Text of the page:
How might a kit ensure that, during a time of crisis witnesses can confidently respond to the person overdosing?
The majority of overdoses are witnessed but many are too afraid to call for help because they fear facing penalties and that delay accounts for the high death toll.
How well does the current kit work?
The Harm Reduction Coalition (HRC) found a way to empower individuals untrained in emergency aid to take action in moments of crisis by providing them with training and a kit that contains Naloxone (Narcan).
What is Narcan?
Narcan is a drug that blocks opioid receptors in the brain so that an unconscious person can continue breathing. It has long been used by trained emergency medical technicians, but until the HRC kit, the drug has never been available to average individuals.
It takes 6 steps to assemble the current Narcan delivery system because these pieces are produced by two different manufacturers.
The crisis situation the kit is intended for makes this assembly process problematic for the user.
Why Redesign It?
The cost of getting FDA approval for a new nasal spray design is too expensive for a small non-profit organization like HRC. The program circumvents this issue by having volunteers preassemble the nasal sprayer but as the program scales up, this step will become unmanagable.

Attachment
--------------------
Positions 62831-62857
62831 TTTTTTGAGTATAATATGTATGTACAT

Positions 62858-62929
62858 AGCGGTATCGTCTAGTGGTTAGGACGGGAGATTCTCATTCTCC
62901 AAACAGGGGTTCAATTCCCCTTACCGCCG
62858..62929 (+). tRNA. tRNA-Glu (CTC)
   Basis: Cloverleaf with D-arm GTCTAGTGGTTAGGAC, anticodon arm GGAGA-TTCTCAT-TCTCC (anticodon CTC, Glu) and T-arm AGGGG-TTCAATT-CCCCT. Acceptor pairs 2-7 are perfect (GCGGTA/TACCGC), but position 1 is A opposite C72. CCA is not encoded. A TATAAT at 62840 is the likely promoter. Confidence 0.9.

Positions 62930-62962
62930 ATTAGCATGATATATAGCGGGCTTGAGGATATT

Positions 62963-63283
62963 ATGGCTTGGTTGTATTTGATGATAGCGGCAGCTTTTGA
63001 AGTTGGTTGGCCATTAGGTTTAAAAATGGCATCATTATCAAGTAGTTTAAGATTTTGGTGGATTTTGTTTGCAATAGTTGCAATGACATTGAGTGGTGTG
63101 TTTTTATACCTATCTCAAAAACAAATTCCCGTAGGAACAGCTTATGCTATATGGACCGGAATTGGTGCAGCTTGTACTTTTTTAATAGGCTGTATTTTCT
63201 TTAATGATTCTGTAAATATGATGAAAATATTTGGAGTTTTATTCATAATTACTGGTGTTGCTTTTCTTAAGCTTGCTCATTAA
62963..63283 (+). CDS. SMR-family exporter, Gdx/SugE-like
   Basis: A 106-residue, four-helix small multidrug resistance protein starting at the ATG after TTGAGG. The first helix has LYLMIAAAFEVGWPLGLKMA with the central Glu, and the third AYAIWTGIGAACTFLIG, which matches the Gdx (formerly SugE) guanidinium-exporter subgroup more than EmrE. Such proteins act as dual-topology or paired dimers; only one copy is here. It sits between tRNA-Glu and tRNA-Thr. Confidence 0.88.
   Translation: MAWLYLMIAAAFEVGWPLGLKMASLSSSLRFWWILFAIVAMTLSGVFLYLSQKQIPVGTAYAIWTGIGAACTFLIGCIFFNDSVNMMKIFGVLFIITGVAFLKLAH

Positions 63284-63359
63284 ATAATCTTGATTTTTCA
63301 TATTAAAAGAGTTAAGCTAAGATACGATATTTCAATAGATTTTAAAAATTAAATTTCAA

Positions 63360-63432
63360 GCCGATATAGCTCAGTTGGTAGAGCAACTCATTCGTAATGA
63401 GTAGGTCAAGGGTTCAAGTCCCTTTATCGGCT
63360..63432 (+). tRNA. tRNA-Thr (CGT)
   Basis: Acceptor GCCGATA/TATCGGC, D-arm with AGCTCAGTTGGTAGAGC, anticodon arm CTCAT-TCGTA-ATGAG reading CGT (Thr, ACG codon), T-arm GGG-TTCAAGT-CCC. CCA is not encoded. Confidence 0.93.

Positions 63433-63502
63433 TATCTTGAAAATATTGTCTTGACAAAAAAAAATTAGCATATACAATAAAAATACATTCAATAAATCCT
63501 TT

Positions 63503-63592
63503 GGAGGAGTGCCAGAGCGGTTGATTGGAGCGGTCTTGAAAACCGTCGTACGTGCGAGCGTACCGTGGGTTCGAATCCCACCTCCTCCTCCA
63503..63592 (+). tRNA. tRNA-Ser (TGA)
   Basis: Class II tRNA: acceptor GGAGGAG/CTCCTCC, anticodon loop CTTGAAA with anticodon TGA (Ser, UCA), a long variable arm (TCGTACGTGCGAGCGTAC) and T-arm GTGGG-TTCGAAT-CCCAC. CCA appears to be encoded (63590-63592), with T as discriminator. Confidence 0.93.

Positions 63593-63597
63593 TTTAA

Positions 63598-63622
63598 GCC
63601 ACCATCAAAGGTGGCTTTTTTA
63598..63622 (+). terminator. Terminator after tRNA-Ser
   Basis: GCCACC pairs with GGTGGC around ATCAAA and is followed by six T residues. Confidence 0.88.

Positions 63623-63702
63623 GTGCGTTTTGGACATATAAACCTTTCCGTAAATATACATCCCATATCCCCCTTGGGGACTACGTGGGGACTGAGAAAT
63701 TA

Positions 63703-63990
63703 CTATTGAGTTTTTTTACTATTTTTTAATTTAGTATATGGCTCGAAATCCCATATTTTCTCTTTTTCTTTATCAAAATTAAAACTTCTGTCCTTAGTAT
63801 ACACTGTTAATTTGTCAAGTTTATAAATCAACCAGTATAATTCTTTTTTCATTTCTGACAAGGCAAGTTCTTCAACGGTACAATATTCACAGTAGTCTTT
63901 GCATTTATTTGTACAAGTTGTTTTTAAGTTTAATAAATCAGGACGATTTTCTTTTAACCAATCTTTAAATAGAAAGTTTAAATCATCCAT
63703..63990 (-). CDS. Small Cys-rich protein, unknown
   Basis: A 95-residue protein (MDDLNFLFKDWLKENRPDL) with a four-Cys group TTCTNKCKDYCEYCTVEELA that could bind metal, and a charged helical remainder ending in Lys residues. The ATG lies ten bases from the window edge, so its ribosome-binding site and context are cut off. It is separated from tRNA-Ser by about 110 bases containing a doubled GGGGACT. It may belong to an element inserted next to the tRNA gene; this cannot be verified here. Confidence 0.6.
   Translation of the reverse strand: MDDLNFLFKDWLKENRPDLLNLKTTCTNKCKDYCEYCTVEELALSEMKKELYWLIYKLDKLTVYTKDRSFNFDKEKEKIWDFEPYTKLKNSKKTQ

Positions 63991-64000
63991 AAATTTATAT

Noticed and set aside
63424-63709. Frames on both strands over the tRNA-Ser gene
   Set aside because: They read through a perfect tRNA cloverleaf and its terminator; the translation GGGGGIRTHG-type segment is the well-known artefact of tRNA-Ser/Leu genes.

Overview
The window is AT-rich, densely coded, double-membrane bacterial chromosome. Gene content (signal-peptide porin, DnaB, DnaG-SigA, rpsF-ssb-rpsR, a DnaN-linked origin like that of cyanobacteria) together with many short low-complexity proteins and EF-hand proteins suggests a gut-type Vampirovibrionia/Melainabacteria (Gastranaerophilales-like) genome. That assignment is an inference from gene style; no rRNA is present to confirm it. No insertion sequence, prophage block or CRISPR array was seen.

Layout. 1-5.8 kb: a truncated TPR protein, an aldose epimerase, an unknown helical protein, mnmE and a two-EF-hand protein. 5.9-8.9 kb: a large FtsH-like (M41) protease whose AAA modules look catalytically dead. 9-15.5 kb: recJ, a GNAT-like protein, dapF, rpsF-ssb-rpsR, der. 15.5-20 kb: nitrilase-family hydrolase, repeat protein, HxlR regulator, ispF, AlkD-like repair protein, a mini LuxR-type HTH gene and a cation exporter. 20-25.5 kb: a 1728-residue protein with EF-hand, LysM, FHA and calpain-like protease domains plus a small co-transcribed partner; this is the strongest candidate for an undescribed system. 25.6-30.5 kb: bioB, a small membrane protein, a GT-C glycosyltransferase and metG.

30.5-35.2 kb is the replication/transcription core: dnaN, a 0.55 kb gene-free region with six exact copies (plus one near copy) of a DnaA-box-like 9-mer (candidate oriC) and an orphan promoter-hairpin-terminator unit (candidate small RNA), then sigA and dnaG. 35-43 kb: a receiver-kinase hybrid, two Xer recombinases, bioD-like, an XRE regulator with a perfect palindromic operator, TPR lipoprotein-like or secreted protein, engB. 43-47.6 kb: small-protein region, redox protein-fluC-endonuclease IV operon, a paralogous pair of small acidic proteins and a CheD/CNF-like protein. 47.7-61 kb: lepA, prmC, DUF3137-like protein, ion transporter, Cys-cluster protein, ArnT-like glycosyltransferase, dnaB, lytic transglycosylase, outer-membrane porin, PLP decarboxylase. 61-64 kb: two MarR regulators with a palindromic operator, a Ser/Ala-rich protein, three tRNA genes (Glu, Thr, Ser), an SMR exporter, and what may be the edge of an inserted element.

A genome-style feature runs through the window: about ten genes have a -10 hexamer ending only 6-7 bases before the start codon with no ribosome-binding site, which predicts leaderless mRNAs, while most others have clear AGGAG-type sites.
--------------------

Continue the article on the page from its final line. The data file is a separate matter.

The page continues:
While the current kit has saved lives, it still presents two opportunities for design:
1.) Simplifying the complexity of the Narcan delivery system
2.) Encouraging the end user (the individual who has overdosed) in getting long term treatment.
A redesign of the nasal sprayer presented an opportunity to explore what kind of design would best facilitate a untrained witness to administer the Narcan to someone else.
Rethinking the Form
User testing (30 participants) of different nasal piece forms yielded a 45° angled nasal piece as the design which created the most confidence in the individual administering the medication to someone else.
How can the package better aid the real end user?
The Arm Band
transforms the drug overdose kit from a reactive measure to a preventative one by serving as an emotional token that the person overdosing keeps to remember that someone cared enough about them to save their life, and encourage them to seek rehabilitation.